Date: 12 Sep 2003 15:58:57 -0400

Author: "Zigmund J. Peacock"

Subject: Re: 5D40.30 - radioactive discharge

Post:

We freeze a thermocouple in ice and then dunk it in some LN2 for a
little while to get it well below freezing temp and then put in in a
beaker of water over a burner. We then plot the temperature over time.
First all the energy goes into heating the ice then the curve flattens
out when the ice starts melting and all the energy to into that. Then
the curve rises again as the water heats up and flattens out when the
water starts boiling. It runs in the background during class and you
just refer to it time and again when the interesting bits take place

mike

On Fri, 2003-09-12 at 14:51, Gerald Zani wrote:
> Tappers,
>
> How do people demonstrate latent heat?
>
>
> Thanks,
> Jerry
> Gerald Zani e-mail: Gerald_Zani@brown.edu
> Manager of Demonstrations phone: (401) 863-3964
> Department of Physics FAX: (401) 863-2024
> Brown University Providence, RI 02912-1843 USA
>
> URL http://www.physics.brown.edu/users/staff/zani/index.html
> URL http://www.physics.brown.edu/Studies/Demo/
>
> Do a little more of that work which you have confessed to be good,
> Which you feel that society and your most Just Judge rightly demand of you.
> Cultivate the tree which you have found to bear fruit in your soil.
> If you have any experiments you would like to try, try them.
> Now's your chance.
> Henry David Thoreau, Journal entry, 1850.
From peacock@physics.utah.edu Fri Sep 12 13:31:04 2003
Message-ID: <3F6229CD.180C9728@physics.utah.edu>
Date: Fri, 12 Sep 2003 14:17:17 -0600
From: "Zigmund J. Peacock"
Organization: University of Utah , Department of Physics
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To: tap-l@listproc.appstate.edu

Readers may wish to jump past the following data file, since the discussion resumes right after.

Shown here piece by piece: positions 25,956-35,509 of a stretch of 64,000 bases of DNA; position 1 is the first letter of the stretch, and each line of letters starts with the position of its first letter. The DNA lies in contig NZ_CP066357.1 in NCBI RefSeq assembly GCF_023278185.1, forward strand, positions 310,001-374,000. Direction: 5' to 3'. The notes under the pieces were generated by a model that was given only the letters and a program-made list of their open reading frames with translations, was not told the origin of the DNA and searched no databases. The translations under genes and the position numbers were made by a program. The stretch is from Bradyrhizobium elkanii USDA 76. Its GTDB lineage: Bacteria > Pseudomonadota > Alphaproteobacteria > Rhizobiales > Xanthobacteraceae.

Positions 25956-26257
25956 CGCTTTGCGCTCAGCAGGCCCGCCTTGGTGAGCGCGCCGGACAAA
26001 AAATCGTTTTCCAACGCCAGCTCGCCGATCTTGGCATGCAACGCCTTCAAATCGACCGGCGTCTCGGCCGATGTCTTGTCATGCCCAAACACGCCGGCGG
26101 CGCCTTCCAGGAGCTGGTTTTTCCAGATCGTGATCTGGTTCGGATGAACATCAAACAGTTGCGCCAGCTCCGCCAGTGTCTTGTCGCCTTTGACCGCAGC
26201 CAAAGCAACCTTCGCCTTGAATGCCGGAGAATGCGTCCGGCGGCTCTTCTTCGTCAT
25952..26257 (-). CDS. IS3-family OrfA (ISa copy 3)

Subject: Re: 5D40.30 - radioactive discharge
References: <8DB9C75E-E201-11D7-B96B-000393B080FA@valpo.edu> <5.2.1.1.1.20030912122427.00b79808@physics.montana.edu> <008001c3795e$a130ea10$96245d81@lecturedemo>
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Cliff, that would be Southern Utah, up here we didn't get that glow in the
dark dusting. Zig

Cliff Bettis wrote:

> I hope Zig didn't hear that!
>
> Cliff
>
> ----- Original Message -----
> From: "Jerry DiMarco"
> To:
> Sent: Friday, September 12, 2003 1:28 PM
> Subject: Re: 5D40.30 - radioactive discharge
>
> > Your coach must recruit from Utah and Nevada...
> >
> > Jerry
> >
> >
> > At 12:38 PM 9/12/2003, you wrote:
> > >Dale,
> > >
> > >We may be over regulated but at least the only people walking around
> campus
> > >looking like mutants are football players ;-) ...
> >
> >
> > <><><><><><><><><><><><><><><><><><><><><><><><><><><><><>
> >
> > Jerry DiMarco
> > Manager of Lecture Demonstrations and Instructional Labs
> > Montana State Univ., Physics Dept.
> > Bozeman, MT
> >
> > Our Motto: "There's a demo in there somewhere."

--
Zigmund J. Peacock WWW.physics.utah.edu/people/staff/peacock.html
University of Utah/Physics peacock@physics.utah.edu
115 SOUTH 1400 EAST #201 Tel 801 581 6602
SALT LAKE CITY UT 84112-0830 Fax 801 581 4801

"We sleep safely in our beds because rough men stand ready in
the night to do violence to those who would do us harm"
-- George Orwell

"All that is necessary for the triumph of evil is that good
men do nothing!"
-- Edmund Burke

From dwilley+@pitt.edu Fri Sep 12 13:43:55 2003
Date: Fri, 12 Sep 2003 16:26:47 -0400
From: David Willey
Subject: Re: linear expansion
In-reply-to: <5.2.1.1.1.20030912122005.00b70068@physics.montana.edu>
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The one that uses a tube of either copper, aluminum or steel as the
sample. Catalog # TD-8558A. It's supposed to be "Easier, More
Sophisticated and More Accurate than Traditional Equipment " , which has
not been my experience with it,
cheers,
David
P.S. I've never yet met a thermistor I trust ;-)

Jerry DiMarco wrote:

> Which one do you have - there are 3 shown in the catalog...
>
> Jerry
>
>
> At 01:22 PM 9/12/2003, you wrote:
>
>> Hi Tappers,
>> I wrote in a couple of days ago about problems I'm having with
>> PASCO's linear expansion apparatus. As yet, no one has picked up on
>> this thread. Am I to assume no one else does this experiment, or is
>> it that everyone else gets great results?
>> cheers,
>> dai
>>
>
From cbettis@unlserve.unl.edu Fri Sep 12 13:44:36 2003
Message-ID: <00dd01c3796c$282247f0$96245d81@lecturedemo>
From: "Cliff Bettis"
To:
References:
Subject: Re: Puzzle of two Salts (wasRe: 5D40.30 - radioactive discharge)
Date: Fri, 12 Sep 2003 15:26:33 -0500